Originally posted at Brian Micklethwait’s Old Blog

Lines of birds over Rye

Busy day doing other things besides this, but here are a couple of Other Creatures snaps, the Other Creatures in this case being birds.

Last Saturday evening, I and some friends were in the southern coastal town (one of the so-called Cinque Ports) of Rye. As it was getting dark, a big line of birds flew over us. I snatched this shot, which you can get all of by clicking on this rotated and horizontalised slice:

Then another squadron of birds flew over, this time in a V shape, which means that this next horizontalisation is a bit less thin:

So, two lines, joined at the front, all following the one top dog bird.

Again, click to get the original.

Rye is a “port” that isn’t much of a port anymore, because a thousand years of river mud has pushed the sea away from it. The houses in my two photos are recent, where there used to be sea, a bit away from the centre. The centre, i.e. the whole of the old town, is on a hill, which used to be an island.

I think the birds are geese, but I really do not know. For the benefit of birdophiles, this full-size crop from out of another photo I took, of the first line of birds above, should narrow it down:

Those look far too big to be – I don’t know – starlings. And, I surmise, rather too well organised. Starlings just swirl about in a big mob, like fishes, right? Come to think of it, do any fishes line up like these big birds? I ought to be asking the internet this, but I’m off to bed.

Originally posted at Brian Micklethwait’s Old Blog

Michael Jennings explores Tehran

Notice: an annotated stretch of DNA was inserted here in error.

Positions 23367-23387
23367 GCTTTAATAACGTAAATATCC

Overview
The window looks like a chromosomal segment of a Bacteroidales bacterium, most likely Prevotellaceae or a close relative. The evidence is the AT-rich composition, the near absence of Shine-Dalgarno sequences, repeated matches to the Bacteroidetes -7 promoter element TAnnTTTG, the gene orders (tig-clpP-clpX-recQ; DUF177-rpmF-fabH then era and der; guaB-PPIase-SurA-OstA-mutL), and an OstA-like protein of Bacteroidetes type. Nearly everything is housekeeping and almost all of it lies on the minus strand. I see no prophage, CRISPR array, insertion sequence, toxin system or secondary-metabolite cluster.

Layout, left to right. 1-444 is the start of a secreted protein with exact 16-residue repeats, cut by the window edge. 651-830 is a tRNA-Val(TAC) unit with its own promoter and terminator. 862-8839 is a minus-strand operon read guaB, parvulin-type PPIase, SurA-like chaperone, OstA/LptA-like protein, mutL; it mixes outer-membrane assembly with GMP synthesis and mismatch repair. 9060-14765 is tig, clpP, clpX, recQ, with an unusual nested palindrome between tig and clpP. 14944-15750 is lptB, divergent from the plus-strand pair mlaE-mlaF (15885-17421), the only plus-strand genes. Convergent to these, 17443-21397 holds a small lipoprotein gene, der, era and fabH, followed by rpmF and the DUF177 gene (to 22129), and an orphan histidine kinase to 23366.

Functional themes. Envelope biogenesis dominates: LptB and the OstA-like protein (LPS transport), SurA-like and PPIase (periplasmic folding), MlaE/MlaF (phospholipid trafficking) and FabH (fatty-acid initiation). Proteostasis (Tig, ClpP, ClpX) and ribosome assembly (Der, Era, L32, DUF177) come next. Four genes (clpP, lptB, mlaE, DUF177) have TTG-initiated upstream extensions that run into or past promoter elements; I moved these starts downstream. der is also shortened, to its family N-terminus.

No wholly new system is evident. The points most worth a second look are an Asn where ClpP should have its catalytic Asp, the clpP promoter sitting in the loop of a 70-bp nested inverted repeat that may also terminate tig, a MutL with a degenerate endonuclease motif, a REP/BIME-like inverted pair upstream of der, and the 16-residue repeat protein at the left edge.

At my home on the last Friday of this month (Friday September 28th – which is in six days time), Michael Jennings will be speaking about Iran, and in particular about how he recently spent some time exploring its capital city, Tehran. The easiest link to learn more about Michael’s amazing globetrottings is to this list of his Samizdata contributions.

Each month, I solicit a few words from the speaker, to email to my list of potential attenders. A few days ago, Michael sent me rather more than a few words about what he’ll be speaking about, more words than I need for that email. But I don’t want all these words going to waste, so, with Michael’s kind permission, here they all are. In the email I send out tomorrow evening, I will be quoting from this, but will include the link to this posting, so that all who want to can, as they say, read the whole thing.

So, Michael Jennings on “Exploring Tehran”:

In recent years, I have done quite a lot of travelling in the Middle East.

From the western perspective – and particularly from the perspective of the western media – it is very easy to look at the Muslim Middle East and see something homogeneous. If you are inclined to see militant Islam and related terrorism as a threat, it is easy to see it as a single threat. However, there are two main strains of Islam, Shia and Sunni, and these are centred in two quite different cultures and civilisations: the first in Iran and the second in the Arab world.

These are two of the three largest cultures in the Muslim Middle East – the third being Turkey. These three cultures speak three unrelated languages – Farsi, Arabic, and Turkish – and the history and differences between these three cultures go back thousands of years – long before the time of Mohammed. These cultures are tremendously divided today. Iran fought a truly ferocious war with Arab Iraq between 1980 and 1988, the memory of which hangs over the country the way World War 1 probably hung over Europe in 1935. Much of the wars of the past 15 years in Iraq and Syria have been about Shia Iran (Persia) and Sunni Arab Saudi Arabia jostling for position in the Middle East. As to where Turkey stands in all this – I think Turkey is trying to figure this out.